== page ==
Date of release: Friday, April 27, 2018

A training programme to help front-line professionals tackle the growing County Lines problem was launched at the University of Greenwich last night (Thursday 26 April).

Criminal gangs in London are sending young (mostly male) people into smaller market and coastal towns to sell class A drugs. This is called County Lines (CL).

Dr Karen Cleaver, of the Faculty of Education & Health, has led a project with the Metropolitan Police and a range of partners across statutory agencies to produce a training package which aims to raise awareness of CL.

Dr Cleaver says: "Young people involved in CL activity are often vulnerable and missing and go undetected. However a crossover exists whereby the young person moves from victim to offender. CL activity is thought to be associated with an increase in violent crime, notably in London.

"Initial results indicate that practitioners who have undergone the training demonstrate higher levels of knowledge. They also report increased confidence and effectiveness in managing young people engaged with County Lines."

The training has been piloted on teachers and nurses, and youth offending professionals. It centres on four short films which explain how county lines operate. The films illustrate, drawing on a mother's and young person's personal experience, how young people are recruited, and associated risk factors to be alert to.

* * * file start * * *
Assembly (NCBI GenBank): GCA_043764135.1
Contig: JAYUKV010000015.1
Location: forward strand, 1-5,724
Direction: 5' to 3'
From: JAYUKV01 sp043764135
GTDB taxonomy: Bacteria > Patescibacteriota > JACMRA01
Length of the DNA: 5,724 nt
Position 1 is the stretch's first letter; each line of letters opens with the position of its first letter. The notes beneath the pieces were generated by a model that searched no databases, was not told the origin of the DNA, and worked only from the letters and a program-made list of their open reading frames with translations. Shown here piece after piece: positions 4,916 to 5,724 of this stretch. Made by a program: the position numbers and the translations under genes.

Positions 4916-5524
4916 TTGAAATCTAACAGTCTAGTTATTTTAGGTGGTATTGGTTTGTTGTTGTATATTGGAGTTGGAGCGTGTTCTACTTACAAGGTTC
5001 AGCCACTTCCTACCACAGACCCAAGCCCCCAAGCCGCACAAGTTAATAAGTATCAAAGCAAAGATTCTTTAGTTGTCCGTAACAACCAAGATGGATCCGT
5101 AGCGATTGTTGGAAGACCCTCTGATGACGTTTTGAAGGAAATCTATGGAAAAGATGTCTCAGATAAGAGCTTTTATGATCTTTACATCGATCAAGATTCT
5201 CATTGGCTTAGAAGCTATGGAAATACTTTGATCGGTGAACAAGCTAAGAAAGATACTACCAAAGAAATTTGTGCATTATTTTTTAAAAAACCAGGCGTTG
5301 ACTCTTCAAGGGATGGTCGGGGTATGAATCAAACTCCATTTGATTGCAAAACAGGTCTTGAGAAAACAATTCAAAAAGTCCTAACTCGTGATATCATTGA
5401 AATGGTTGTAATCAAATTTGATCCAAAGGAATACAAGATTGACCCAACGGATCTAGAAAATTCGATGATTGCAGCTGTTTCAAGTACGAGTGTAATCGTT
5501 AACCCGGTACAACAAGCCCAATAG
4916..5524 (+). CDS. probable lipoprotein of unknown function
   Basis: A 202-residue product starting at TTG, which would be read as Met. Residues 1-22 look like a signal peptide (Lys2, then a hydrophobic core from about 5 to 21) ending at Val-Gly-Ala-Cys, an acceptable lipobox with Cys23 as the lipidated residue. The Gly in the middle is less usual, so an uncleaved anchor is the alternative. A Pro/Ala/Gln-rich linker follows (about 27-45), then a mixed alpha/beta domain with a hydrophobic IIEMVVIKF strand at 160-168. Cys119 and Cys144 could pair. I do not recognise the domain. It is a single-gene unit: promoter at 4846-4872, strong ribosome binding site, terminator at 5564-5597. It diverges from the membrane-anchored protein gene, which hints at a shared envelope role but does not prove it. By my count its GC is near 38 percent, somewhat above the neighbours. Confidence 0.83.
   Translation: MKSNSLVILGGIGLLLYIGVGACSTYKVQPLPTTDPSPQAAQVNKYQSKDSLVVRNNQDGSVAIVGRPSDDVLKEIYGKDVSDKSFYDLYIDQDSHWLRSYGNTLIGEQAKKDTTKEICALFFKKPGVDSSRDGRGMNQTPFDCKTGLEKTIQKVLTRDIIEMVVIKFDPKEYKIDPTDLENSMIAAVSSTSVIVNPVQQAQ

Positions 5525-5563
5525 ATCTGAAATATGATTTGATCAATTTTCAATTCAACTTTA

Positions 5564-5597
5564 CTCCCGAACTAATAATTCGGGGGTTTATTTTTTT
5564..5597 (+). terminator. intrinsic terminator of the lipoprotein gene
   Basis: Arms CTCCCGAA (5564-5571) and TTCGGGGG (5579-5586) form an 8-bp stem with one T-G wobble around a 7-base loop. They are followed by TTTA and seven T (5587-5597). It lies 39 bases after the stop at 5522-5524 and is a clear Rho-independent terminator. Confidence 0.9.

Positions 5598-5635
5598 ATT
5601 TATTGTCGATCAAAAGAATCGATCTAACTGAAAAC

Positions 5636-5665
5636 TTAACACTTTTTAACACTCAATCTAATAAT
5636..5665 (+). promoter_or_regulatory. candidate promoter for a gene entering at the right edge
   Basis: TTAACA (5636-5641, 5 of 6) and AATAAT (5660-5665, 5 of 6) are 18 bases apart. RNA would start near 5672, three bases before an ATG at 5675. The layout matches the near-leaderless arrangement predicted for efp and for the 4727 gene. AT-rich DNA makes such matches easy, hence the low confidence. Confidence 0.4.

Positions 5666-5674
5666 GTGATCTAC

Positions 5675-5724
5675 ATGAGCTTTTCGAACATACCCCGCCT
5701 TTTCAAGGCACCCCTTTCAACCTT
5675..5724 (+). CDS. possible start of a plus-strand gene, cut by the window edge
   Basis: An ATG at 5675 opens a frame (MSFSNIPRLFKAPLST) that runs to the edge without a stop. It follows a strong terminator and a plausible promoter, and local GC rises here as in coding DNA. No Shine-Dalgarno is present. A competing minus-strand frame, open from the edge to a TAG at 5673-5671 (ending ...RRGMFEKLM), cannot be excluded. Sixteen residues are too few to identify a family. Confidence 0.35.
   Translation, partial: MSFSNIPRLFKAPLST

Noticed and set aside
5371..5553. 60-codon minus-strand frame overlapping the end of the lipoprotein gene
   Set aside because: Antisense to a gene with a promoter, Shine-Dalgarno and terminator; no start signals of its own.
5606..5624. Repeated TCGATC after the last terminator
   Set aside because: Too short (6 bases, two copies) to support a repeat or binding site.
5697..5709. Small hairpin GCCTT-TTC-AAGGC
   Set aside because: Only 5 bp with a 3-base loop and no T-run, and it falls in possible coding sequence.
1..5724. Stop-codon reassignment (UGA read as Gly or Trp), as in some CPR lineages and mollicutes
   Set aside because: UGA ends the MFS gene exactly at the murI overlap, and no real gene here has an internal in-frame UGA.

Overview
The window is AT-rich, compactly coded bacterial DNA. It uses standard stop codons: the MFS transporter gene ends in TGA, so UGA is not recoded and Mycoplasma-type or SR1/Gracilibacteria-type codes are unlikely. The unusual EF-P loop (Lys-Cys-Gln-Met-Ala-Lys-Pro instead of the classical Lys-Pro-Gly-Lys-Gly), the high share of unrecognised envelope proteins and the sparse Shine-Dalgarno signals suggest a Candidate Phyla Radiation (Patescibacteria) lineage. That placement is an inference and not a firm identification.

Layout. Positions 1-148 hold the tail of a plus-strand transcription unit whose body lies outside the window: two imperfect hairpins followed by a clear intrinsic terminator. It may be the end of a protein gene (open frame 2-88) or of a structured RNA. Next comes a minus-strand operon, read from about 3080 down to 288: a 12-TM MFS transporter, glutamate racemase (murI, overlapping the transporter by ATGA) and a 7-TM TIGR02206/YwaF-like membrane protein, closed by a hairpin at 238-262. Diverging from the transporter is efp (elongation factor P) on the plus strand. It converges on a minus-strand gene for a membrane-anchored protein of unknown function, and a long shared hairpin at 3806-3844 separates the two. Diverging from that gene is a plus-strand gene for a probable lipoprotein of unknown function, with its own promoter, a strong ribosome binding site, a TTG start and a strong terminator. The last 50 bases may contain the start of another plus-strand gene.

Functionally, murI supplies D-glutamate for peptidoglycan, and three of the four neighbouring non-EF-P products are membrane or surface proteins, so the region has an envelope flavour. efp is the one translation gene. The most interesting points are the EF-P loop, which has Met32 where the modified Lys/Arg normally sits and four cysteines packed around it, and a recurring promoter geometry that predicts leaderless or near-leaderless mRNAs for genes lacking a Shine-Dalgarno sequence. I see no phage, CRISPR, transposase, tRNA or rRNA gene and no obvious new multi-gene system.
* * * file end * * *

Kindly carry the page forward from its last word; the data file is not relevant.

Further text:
As well as awareness raising, the training helps participants develop an understanding of the relationship between vulnerability and becoming a perpetrator of crime and the potential consequences of this for the young person's mental health.

Detective Superintendent Andy Furphy from the Metropolitan Police adds: "It is clear that we cannot arrest our way out of all these problems and working in partnership with front-line professionals trained to spot the signs of involvement in county lines is crucial to tackling this issue."